wisdom

How To Quit… And Why You Should.

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We all have things we do a little too much or a little too often.

For some of us, maybe it’s sugar, or booze; for others, it might be credit cards or fast food. For you, it might be people-pleasing, beating yourself up, or not speaking up for yourself.

In the pursuit of a life well-lived, I’ve quit many things, some easier than others. Some of my early quits were credit cards, dieting, gossiping, and lying. Some of my more difficult quits were handing my heart to people who didn’t deserve it, alcohol and sugar.

What to quit

When we hear the word addict, many of us envision a strung-out junkie, or an alcoholic who drinks vodka for breakfast, or a chain-smoker draining his paycheck into a nickel slot machine until the wee hours before dawn.

But when it comes to quitting, it’s imperative that we stay away from these stereotypes, so that we can take an honest inventory of our own behavior. Tommy Rosen defines addiction as “Any behavior that you continue to engage in, despite the negative consequences that the behavior leaves in its wake.”

I like his definition because it covers a broader spectrum than what we would typically see as addiction. This definition doesn’t just hit the Big Six (drugs, alcohol, food, people, money and technology), it also includes people-pleasing, procrastination, perfectionism, as well as all other varieties of compulsions.

Why to quit

Your why, or your reason behind quitting, is a large determining factor of your ultimate success. In order to get through the difficulty of change, you must have a good why propelling you forward.

A good why sounds like, “I don’t want to feel bad anymore,” or “I want to be free,” or “I love myself too much to continue this.” A weak why sounds like, “I want to impress my friend/husband/kid,” or “My doctor told me I should,” or “I know it’s good for me.”

Your why has to be strong enough to overcome the temporary discomfort of quitting. Without a good why, you won’t survive the journey.

How to quit

1. Make a decision. This means that you make an emphatic commitment without wavering, doubt or wiggle room. There’s no “I’ll quit except for on Sundays.” There’s no “I’ll quit unless I’m on vacation.” There’s no “I’ll quit unless it’s a special event.” That’s called bargaining, and bargaining is a surefire way to fail.

Making a decision is one of the most difficult and crucial steps of this process, but it also creates more freedom and joy as you move forward. Leaving wiggle room, or bargaining room, in your decision means that you have to keep deciding over and over, which becomes exhausting, and ultimately will spiral you toward failure.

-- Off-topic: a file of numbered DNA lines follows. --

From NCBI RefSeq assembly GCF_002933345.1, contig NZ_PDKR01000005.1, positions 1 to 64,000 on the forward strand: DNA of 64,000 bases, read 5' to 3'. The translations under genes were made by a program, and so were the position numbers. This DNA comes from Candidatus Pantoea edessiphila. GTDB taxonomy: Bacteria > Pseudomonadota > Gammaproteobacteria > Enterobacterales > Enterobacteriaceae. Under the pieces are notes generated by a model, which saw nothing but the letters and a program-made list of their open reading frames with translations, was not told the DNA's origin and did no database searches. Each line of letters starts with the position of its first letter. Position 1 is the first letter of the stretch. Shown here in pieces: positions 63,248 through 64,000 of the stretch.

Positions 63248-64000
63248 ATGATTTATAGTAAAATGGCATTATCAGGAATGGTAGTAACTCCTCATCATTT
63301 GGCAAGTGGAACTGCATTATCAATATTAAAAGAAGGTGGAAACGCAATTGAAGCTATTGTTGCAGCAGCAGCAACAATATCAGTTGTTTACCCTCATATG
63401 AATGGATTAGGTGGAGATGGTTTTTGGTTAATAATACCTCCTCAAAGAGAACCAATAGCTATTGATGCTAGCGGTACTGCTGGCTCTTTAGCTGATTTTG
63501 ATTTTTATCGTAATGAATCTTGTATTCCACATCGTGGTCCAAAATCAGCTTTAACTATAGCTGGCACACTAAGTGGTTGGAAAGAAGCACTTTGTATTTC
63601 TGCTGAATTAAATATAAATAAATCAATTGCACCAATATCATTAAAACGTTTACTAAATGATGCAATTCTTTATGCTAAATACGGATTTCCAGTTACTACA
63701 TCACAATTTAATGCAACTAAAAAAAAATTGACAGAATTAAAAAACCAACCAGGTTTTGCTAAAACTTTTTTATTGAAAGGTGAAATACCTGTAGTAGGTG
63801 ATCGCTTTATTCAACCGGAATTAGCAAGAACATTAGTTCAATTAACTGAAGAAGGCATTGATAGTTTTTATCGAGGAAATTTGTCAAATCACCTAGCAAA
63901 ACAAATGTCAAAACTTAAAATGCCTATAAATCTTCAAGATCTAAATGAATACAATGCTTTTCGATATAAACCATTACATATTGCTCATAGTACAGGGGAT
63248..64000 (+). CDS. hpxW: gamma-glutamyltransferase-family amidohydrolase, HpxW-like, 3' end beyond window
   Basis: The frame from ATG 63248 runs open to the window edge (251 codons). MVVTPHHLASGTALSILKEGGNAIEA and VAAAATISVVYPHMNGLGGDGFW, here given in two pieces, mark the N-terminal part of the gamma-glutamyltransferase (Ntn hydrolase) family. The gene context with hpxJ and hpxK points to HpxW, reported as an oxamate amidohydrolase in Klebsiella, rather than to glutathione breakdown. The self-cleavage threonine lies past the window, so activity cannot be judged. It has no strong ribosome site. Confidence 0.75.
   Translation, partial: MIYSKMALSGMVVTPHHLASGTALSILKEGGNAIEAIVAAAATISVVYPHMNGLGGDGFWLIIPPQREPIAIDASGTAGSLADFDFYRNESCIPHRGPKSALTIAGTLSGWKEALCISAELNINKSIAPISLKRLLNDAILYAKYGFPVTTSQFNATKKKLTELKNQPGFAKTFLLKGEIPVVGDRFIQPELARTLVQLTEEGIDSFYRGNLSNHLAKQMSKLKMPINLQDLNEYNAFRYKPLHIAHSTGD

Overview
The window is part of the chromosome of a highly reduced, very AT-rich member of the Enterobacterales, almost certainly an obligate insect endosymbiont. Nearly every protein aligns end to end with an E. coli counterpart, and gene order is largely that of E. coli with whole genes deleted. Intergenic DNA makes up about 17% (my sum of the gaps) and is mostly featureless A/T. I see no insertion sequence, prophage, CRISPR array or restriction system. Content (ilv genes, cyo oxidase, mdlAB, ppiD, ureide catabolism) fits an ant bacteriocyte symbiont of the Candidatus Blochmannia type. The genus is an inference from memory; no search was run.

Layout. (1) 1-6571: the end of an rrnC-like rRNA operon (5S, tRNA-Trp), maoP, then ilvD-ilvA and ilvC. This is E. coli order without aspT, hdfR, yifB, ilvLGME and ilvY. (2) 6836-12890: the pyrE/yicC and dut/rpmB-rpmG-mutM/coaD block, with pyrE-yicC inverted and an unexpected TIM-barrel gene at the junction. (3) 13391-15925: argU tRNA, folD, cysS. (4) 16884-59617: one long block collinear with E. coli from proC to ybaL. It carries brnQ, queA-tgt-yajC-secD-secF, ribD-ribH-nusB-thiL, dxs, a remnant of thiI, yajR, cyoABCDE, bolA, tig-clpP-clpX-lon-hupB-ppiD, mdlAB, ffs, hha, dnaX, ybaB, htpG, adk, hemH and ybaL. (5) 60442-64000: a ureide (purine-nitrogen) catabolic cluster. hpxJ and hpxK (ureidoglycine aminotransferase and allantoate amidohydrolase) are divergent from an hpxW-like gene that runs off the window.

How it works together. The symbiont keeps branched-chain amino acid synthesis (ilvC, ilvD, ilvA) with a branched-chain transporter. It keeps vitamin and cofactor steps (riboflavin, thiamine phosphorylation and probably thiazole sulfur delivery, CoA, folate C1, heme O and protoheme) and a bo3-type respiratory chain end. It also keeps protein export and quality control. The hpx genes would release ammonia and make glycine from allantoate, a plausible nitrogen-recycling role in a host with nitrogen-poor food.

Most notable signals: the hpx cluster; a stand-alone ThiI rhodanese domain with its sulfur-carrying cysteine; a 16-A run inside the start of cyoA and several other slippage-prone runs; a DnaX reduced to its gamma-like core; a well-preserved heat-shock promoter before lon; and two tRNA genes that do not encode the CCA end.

When you truly commit to your decision, all arguments are put to rest, and you can, instead, devote your energy to succeeding.

2. You must see the temporary high as long-term suffering. We don’t engage in crappy behavior for no reason. Typically, we reach for that glass of wine, that cigarette, that doughnut, or any other avoidance tactic because it offers a temporary high or offers us a temporary sense of relief.

For change to really take place, we must understand that there’s a huge difference between feeling less bad and actually feeling good.

The temporary high, or brief relief that we experience from the wine, cigarette or doughnut is really just a feeling of less bad, which is very different from actually feeling good. Buddhists call this confusing suffering for happiness.

To permanently quit, we must put an end to our confusion, and see our negative behavior for what it is: long-term suffering.

3. You must see change as easy. When we’re stuck in addictive behaviors, we often tell ourselves that the addiction — using credit cards, drinking, smoking, people-pleasing — is easy. But for real change to take place, we must reverse the way we see this.

We must see that continuing our behavior makes our life much more difficult, and that to quit would actually be the easiest way forward. This requires a relentlessly honest line-item inventory of your life.

Try to list at least ten specific reasons for why quitting makes your life easier. This step isn’t a quick flip of a switch, it’s a drastic change of perspective.

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Meadow DeVor
Meadow DeVor is an internationally recognized Yoga teacher, master life coach and writer. She's the founder of (Yoga Church) and writes a popular inspirational blog on her website. She's been published in Woman’s Day Magazine, Rebelle Society, YOGANONYMOUS, teach.yoga, The Good Men Project, Enemy of Debt, and has had the pleasure of being a guest on the Oprah Winfrey Show. She is a Yoga-beach-and-sunshine-loving mom who lives with her husband, her three kids, and her insanely cute maltipoo in the quiet countryside of the Central Coast of California.
Meadow DeVor
Meadow DeVor
Meadow DeVor

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